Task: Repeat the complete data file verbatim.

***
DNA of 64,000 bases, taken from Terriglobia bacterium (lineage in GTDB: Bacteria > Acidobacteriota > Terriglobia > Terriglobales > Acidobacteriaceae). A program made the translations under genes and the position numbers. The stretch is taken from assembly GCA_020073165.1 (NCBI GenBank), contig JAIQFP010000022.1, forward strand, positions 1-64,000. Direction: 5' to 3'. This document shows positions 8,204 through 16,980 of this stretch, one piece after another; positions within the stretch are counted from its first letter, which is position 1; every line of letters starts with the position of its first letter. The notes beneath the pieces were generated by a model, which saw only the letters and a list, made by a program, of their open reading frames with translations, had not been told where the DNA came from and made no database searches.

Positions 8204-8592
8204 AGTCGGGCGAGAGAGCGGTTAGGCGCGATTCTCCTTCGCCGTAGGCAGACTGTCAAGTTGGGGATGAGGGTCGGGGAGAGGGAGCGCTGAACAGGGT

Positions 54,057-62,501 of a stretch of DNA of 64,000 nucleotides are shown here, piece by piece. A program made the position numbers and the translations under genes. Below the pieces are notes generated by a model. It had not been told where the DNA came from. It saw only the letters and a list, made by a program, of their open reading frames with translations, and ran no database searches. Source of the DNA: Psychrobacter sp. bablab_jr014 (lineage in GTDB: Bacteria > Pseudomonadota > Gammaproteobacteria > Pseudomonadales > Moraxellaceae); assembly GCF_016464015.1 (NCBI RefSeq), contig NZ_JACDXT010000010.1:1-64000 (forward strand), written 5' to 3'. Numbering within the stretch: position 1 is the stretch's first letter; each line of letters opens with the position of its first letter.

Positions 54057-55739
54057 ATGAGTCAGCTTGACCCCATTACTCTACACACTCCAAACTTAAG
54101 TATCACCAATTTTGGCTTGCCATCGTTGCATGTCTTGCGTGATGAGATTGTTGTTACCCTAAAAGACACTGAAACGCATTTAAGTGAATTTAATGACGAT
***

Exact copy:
DNA of 64,000 bases, taken from Terriglobia bacterium (lineage in GTDB: Bacteria > Acidobacteriota > Terriglobia > Terriglobales > Acidobacteriaceae). A program made the translations under genes and the position numbers. The stretch is taken from assembly GCA_020073165.1 (NCBI GenBank), contig JAIQFP010000022.1, forward strand, positions 1-64,000. Direction: 5' to 3'. This document shows positions 8,204 through 16,980 of this stretch, one piece after another; positions within the stretch are counted from its first letter, which is position 1; every line of letters starts with the position of its first letter. The notes beneath the pieces were generated by a model, which saw only the letters and a list, made by a program, of their open reading frames with translations, had not been told where the DNA came from and made no database searches.

Positions 8204-8592
8204 AGTCGGGCGAGAGAGCGGTTAGGCGCGATTCTCCTTCGCCGTAGGCAGACTGTCAAGTTGGGGATGAGGGTCGGGGAGAGGGAGCGCTGAACAGGGT

Positions 54,057-62,501 of a stretch of DNA of 64,000 nucleotides are shown here, piece by piece. A program made the position numbers and the translations under genes. Below the pieces are notes generated by a model. It had not been told where the DNA came from. It saw only the letters and a list, made by a program, of their open reading frames with translations, and ran no database searches. Source of the DNA: Psychrobacter sp. bablab_jr014 (lineage in GTDB: Bacteria > Pseudomonadota > Gammaproteobacteria > Pseudomonadales > Moraxellaceae); assembly GCF_016464015.1 (NCBI RefSeq), contig NZ_JACDXT010000010.1:1-64000 (forward strand), written 5' to 3'. Numbering within the stretch: position 1 is the stretch's first letter; each line of letters opens with the position of its first letter.

Positions 54057-55739
54057 ATGAGTCAGCTTGACCCCATTACTCTACACACTCCAAACTTAAG
54101 TATCACCAATTTTGGCTTGCCATCGTTGCATGTCTTGCGTGATGAGATTGTTGTTACCCTAAAAGACACTGAAACGCATTTAAGTGAATTTAATGACGAT